By the end of 2021, as many as 35% of American workers may shift to working from home part or all the time. This increase in home office time benefits employees' health and safety and saves money on transportation costs, but it may increase other stress and spending factors. Balancing and managing the new job environment means planning for a productive environment that benefits the company, the employee, and their family.
You may be lucky enough to have a room or closet to use for your desk, chair, computer, and phone. You may only have the kitchen or dining room table, crowded with other projects, laundry needing folding, and the kids' school projects. Carve out whatever space you can and claim it as your own, declaring it and your work computer off-limits for paying bills, Internet surfing, and searching for yet another new dinner recipe.
A table and desk right for your height and physical needs are crucial to your comfort and health. Invest in a good office chair with adjustable arms, back, and base. If a new table or desk is not in your budget, at least the chair height alters to suit whatever you use as a desk. Keep the desk space clutter-free, but make it personal with photos, paper trays, a pen holder, adequate lighting, and a fan for ventilation, if needed.
Your home office routine should mimic your normal office routine as much as possible, including exercise, meals, and sleep. It's tempting to sleep in, skip workouts or binge-watch your favorite shows, but if you don't do that when you go to the office, don't start now. Breaking up with bad habits is hard to do.
Keep a small notepad by your office computer and begin every day with a task list. It's satisfying to cross off what's completed and move forward to the next item. And before you leave for the day, have a list for the next day, so you start your day on time without waste.
Friends and family may ask for favors, knowing you're home and think you're free and flexible. Remind them you are working and getting paid for your time as if you'd driven to the office.
Eat at your normal times, and include those as part of your daily written plan. You'll be tempted to sit at your desk and plow through a pile of paperwork if you don't watch the time and remind yourself that breaks and meals are not a privilege; you need a break, whether it's to walk and stretch, make that doctor appointment, or get that sandwich.
Keep a hot or cold beverage at your desk while you work. Coffee, tea, ice water, hot water with lemon and sweetener or lemonade with fresh mint provide hydration and a full feeling, with less temptation to slip away for a mid-morning or afternoon candy bar break.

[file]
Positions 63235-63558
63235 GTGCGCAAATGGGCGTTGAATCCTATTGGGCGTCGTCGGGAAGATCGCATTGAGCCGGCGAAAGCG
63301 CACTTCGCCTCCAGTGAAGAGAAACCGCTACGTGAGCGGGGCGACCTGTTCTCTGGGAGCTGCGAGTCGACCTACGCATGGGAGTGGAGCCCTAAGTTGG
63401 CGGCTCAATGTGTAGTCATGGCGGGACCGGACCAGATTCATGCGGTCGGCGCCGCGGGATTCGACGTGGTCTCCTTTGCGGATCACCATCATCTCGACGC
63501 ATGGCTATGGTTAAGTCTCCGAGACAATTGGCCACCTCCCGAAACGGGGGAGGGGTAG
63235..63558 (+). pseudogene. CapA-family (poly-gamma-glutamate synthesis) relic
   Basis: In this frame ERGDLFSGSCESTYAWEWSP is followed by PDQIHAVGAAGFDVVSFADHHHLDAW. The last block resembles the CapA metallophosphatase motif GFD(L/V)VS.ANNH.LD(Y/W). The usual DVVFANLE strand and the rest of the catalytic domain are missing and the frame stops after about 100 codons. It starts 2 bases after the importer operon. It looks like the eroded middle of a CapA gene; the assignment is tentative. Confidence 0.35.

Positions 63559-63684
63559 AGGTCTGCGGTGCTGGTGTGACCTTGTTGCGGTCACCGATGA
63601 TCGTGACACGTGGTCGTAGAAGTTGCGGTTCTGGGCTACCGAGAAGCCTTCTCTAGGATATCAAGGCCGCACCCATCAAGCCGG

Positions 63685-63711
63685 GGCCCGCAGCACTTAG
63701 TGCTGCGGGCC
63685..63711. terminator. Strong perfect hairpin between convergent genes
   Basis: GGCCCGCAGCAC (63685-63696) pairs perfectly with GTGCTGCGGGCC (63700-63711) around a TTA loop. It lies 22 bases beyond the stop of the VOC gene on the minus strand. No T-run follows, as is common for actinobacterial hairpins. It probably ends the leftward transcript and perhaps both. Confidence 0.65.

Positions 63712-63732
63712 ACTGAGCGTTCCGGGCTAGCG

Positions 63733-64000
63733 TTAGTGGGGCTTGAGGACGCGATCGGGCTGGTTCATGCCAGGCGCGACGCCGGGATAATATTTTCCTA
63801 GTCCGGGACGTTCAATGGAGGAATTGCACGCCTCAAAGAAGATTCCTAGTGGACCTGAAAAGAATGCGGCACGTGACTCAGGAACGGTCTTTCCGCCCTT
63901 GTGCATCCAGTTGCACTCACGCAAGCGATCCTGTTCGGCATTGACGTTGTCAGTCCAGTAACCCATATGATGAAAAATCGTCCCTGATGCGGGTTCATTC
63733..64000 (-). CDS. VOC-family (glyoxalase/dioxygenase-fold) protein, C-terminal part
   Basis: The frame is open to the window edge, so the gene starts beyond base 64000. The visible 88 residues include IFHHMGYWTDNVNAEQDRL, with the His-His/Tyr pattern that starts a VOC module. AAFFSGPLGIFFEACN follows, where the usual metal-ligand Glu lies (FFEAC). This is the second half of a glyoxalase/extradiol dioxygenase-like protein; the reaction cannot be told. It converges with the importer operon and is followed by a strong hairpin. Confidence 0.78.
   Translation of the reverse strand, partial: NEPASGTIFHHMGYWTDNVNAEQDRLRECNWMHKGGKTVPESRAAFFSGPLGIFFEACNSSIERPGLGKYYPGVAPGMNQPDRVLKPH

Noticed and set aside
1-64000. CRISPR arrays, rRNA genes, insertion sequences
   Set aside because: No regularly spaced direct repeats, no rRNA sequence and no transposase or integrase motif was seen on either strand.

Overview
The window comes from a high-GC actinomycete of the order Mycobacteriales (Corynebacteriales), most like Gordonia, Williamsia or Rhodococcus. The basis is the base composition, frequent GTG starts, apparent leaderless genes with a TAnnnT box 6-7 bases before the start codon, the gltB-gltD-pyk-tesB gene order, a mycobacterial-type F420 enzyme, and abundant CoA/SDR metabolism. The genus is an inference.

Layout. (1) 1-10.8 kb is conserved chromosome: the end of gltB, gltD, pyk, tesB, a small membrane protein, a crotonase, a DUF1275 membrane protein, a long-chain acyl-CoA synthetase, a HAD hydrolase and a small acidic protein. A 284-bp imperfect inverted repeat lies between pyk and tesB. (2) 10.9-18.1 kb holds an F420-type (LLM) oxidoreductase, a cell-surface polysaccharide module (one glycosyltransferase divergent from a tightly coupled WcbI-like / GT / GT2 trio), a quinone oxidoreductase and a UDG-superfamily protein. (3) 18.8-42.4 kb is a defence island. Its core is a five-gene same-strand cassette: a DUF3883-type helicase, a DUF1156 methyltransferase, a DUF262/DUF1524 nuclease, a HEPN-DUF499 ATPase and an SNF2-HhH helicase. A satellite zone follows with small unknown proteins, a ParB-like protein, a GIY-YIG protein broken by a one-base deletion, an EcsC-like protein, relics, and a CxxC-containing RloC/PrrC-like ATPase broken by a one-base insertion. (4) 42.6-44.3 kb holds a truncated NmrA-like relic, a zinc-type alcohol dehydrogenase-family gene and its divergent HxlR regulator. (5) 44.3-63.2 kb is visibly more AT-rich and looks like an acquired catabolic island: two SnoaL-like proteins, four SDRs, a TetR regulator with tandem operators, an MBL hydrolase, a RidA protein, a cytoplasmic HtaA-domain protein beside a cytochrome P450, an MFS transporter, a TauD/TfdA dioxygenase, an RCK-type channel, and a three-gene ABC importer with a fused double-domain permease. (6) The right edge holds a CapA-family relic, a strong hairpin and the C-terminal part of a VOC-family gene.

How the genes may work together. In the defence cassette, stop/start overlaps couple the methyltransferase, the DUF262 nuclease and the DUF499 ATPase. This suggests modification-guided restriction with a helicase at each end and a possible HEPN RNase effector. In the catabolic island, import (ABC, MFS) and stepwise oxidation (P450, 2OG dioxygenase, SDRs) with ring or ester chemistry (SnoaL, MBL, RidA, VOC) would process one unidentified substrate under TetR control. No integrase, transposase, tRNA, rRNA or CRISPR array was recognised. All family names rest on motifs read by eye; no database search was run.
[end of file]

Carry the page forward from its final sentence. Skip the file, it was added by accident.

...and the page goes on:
Low-volume music or the steady consistent sound called white noise helps many people concentrate on their work. But larger distractions, such as movies, TV or loud music provide the same distractions to a productive work environment as a normally noisy office. Minimize distractions by keeping the TV and other electronic devices off and your workspace closed off from family activities.
Aside from those weekly staff meetings via audio or video conference call, set a time once a week for a virtual lunch. If your office practiced certain traditions, such as birthday celebrations with cake or ethnic food-centered monthly potlucks, don't give them up, just gather around your computer screens and keep going with those special events.
It's tempting to keep working, continue to check emails or take phone calls. But drawing the line between work and family is no different now than it was when you left your brick and mortar office building. Clock out at your normal time, close the computer, and unplug yourself from your virtual office. If your workspace has a door, close it when you leave, so you cannot look and think about tomorrow.
Expand your cooking skills, learn a new instrument or foreign language, or rediscover your old love of photography, stamp collecting, or painting. Engaging the mind in something other than the work routine sharpens the thought process while providing a mental and emotional break (and maybe a few laughs), and give you something to look forward to when the workday is over.
No scientist, political strategist, or government policy expert has figured out where, when, or how the current situation will end. While they work towards a better future, our current coping strategy is to move forward and remind ourselves that only for today, the goal is to get the most out of what we do, accomplish as much as possible, and create a new to-do list for tomorrow.
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